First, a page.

This so called "Essex" image is confined to a very small cesspit full of chavs, spivs and divs. Trust me, the county has many stunning places to visit and produced one of the country's best ever artists in John Constable. Dedham is a picture postcard of a village as you can see.

Anyway, down to the important part. The chosen pit stop was the Essex Rose Tea House It's very homely inside and so are the cakes. The offerings are traditional but if you want to really indulge, ask for the hot chocolate with cream, flakes and a couple of can can girls! You actually get served a jug which makes about three mugs and should see even the most ardent of chocoholics through to tea time!

I'd be a liar if I said I've even heard of Mistley before today. It's actually a very interesting village, full of history, architecture and swans. The chosen pub, despite strolling in at 4.30pm were happy to provide a very late lunch from their set menu, £11.95 for 2 courses which in terms of value defies belief.  The celeriac soup with truffle oil was well balanced and the perfect way to tickle the autumnal taste buds. The pan fried gurnard with new potatoes and tapenade was well cooked and despite utilising only a few ingredients was incredibly moreish. The Pork in cider and mustard sauce unfortunately didn't live up to the rest of the dishes. The sauce was too sweet which in turn infiltrated the mash. The meat was succulent though and was all washed down with some excellent Adnams Bitter. The pub is basically a hotel/restaurant and has received rave reviews from many of the country's leading food critics. As a fan of the Essex/Suffolk border area, I may make a return next year to sample the dinner menu.

Thursday, 24 November 2011

Homemade Burger and Chips

I admit, as a child I though McD's was the DB's. I can't remember however the last time that I bought one of those things that look like someone has trodden on, which they pass off as a burger. Nevertheless, I still love the flavour and texture of biting into one and see no reason why kids shouldn't do the same. Making you're own Burger and Chips is so easy and tastes so much better. For a family of four, the cost of the following comes to about £1.50 per person. Please try it and compare to the commercial offerings. I often make these for my kids group and everyone agrees that the homemade version is much better. Instead of normal potatoes I like to make sweet potato wedges which I feel taste and look better and being roasted in the oven are healthier than fries. This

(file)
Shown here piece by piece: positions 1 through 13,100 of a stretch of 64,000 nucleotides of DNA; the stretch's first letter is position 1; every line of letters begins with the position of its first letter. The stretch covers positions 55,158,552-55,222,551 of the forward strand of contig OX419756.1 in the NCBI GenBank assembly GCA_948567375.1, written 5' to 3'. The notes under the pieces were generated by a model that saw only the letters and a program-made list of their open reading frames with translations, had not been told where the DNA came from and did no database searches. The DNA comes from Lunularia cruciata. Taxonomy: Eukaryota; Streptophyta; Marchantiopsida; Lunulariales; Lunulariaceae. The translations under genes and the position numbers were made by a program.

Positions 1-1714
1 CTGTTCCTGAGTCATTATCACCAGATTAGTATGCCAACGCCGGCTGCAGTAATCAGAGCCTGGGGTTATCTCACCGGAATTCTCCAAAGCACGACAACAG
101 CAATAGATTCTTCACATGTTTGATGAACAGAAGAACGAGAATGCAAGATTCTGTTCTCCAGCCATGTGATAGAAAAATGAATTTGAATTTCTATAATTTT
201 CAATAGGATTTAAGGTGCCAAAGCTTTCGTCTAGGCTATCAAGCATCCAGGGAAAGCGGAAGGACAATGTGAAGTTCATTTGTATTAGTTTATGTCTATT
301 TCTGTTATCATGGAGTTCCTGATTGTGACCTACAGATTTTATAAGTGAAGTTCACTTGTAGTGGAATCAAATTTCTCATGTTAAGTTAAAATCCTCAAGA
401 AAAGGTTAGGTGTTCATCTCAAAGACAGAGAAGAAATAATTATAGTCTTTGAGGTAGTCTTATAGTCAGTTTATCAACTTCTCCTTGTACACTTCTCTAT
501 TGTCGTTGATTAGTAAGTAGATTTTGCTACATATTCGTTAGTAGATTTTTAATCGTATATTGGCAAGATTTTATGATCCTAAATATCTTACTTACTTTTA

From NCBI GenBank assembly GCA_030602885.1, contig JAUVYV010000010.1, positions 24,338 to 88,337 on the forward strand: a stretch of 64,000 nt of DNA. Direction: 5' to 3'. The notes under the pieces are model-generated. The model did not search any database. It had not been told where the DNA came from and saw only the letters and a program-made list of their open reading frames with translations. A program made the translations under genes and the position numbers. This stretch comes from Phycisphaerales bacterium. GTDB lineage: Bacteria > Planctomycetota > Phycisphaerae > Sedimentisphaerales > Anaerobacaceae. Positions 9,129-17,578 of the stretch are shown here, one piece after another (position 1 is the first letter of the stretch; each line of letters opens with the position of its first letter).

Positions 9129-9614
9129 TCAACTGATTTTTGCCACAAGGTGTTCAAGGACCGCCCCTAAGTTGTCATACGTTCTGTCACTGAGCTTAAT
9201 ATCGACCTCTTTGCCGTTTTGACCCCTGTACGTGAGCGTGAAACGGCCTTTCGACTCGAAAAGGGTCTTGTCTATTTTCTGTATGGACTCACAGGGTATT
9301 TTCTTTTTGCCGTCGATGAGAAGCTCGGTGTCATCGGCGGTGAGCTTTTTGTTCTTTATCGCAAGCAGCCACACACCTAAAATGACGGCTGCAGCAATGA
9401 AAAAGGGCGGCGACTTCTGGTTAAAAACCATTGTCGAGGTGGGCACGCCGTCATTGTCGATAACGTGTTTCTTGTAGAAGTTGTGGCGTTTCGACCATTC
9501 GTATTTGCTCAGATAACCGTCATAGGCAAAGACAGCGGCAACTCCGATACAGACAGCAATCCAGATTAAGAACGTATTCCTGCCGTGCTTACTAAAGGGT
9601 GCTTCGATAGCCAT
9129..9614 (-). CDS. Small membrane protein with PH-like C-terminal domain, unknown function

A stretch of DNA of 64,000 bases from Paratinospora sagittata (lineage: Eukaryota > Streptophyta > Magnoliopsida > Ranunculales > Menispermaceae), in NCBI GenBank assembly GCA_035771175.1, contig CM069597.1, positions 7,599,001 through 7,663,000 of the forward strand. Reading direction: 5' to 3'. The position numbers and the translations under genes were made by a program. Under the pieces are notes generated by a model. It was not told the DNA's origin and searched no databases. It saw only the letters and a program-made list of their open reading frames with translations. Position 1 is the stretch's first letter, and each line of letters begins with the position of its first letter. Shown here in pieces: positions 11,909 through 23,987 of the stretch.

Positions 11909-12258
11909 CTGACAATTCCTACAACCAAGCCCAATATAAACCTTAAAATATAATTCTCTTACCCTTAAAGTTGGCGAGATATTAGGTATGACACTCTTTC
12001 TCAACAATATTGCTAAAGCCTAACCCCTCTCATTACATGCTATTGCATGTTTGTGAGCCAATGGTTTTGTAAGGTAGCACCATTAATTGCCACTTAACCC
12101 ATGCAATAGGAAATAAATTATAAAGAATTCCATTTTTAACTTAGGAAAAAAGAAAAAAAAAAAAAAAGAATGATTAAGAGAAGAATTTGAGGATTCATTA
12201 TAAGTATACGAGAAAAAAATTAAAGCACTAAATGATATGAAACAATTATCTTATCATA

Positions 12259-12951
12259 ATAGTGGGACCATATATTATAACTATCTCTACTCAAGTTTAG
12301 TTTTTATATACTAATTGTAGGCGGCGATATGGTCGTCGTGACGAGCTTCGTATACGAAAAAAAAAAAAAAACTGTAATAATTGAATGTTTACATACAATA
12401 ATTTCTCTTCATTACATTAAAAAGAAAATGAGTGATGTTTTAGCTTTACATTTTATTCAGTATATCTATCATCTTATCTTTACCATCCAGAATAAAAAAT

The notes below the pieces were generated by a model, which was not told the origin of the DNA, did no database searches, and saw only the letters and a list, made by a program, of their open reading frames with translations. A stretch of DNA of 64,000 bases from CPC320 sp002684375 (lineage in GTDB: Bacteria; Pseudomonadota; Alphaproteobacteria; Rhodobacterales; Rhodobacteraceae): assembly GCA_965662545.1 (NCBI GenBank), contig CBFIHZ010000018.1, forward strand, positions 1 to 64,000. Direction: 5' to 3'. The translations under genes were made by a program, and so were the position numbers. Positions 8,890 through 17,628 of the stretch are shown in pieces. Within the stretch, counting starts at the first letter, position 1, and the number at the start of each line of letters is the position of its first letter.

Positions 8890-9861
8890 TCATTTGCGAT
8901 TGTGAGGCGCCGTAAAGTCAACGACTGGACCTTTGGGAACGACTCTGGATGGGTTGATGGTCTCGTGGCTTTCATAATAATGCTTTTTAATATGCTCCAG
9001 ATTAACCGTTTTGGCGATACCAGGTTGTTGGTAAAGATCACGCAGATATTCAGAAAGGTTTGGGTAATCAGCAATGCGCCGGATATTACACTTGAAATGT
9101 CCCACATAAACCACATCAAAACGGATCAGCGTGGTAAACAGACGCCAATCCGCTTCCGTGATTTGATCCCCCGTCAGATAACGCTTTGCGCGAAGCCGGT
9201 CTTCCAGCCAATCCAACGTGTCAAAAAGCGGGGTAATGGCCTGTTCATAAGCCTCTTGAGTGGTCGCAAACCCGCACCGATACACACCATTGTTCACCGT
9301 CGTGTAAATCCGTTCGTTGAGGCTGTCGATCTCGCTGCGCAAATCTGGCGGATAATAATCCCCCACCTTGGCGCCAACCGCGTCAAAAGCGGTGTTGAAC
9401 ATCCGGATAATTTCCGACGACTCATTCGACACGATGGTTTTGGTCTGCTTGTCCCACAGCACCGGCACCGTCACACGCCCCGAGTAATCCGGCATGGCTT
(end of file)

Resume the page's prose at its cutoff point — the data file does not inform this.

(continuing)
recipe will make 4 Quarter pounders.


500g lean beef mince, beaten egg, 1 chopped onion, tomato ketchup, salt & pepper, optional - horseradish, stilton, burger baps, 2 large sweet potatoes cut into wedges, olive oil

1. Heat oven to 220 / gas mark 7.
2. Cut potatoes into thick wedges, longways, leaving skin on. Toss in olive oil and season. Lay on Baking sheet.
3. Combine mince, onion, egg, seasoning and a good dash of ketchup. This is the base mixture. You can experiment with all sorts of additional flavourings. I like horseradish or a cube of stilton that I wrap the mince around. You could also use chili, coriander etc.
4. Wet your hands to avoid sticking and mould into burgers. I like to chill them for around 20 minutes in the fridge.
5. Meanwhile put the wedges in the oven. They should take 30-40 minutes
6. Heat a griddle until hot and cook burgers for 2 or 3 minutes on either side

That's about it. It's so simple, I feel like I'm insulting people's intelligence, but I guarantee they taste better than anything bought from a shop.

Wednesday, 23 November 2011

The Cock - Hemingford Grey, Cambridgeshire

The journey from London to the East Midlands via the M11/A14 is not one that I would compare to Highway 1 down the west coast of America or even The Amalfi Coast in Italy. Its flat, boring and full of juggernauts cutting you up every 5 seconds. Alas, today I discovered a quintessential little English village with a beautiful pub to note, which is well worth paying a visit and only a mile off of the main road.

The village is basically one long street with a few little roads darting off. Towards one end is the Great Ouse River where one can walk the toe path. There's a gorgeous view of the church from this corner and the surrounding countryside. Anyway, to the pub. Apart from a dog being a man's best friend, The Good Pub Guide runs a very close second. Rarely does it fail me and today was no exception. This is the hostelry...

There were 4 real ales on, all from local breweries.The Autumn Gold by Oldershaw Brewery packed a hoppy punch whilst the Great Oakley's Wagtail was a more floral and fruity blend. We opted for the set lunch menu, 2 course @ £12, 3 @ £16 which is extremely good value. The Lamb hot pot was proper autumnal fayre. Tender meat, intensely flavoured with stock and veg and served with greens. The Butter Bean and Truffle Risotto was perfectly cooked, whereby the truffles in no way overpowered the delicate beans. Similarly, the Grand Marnier in the Orange creme brulee enhanced the dish in a beautifully subtle way. The Marmalade glazed bread and butter pudding unfortunately didn't live up to the standards of the other dishes. A tad stodgy and lacking in flavour. Nevertheless, for £30 including a couple of pints, a very pleasant lunch.

Saturday, 19 November 2011

Sweet Potato & Salmon Fish Cakes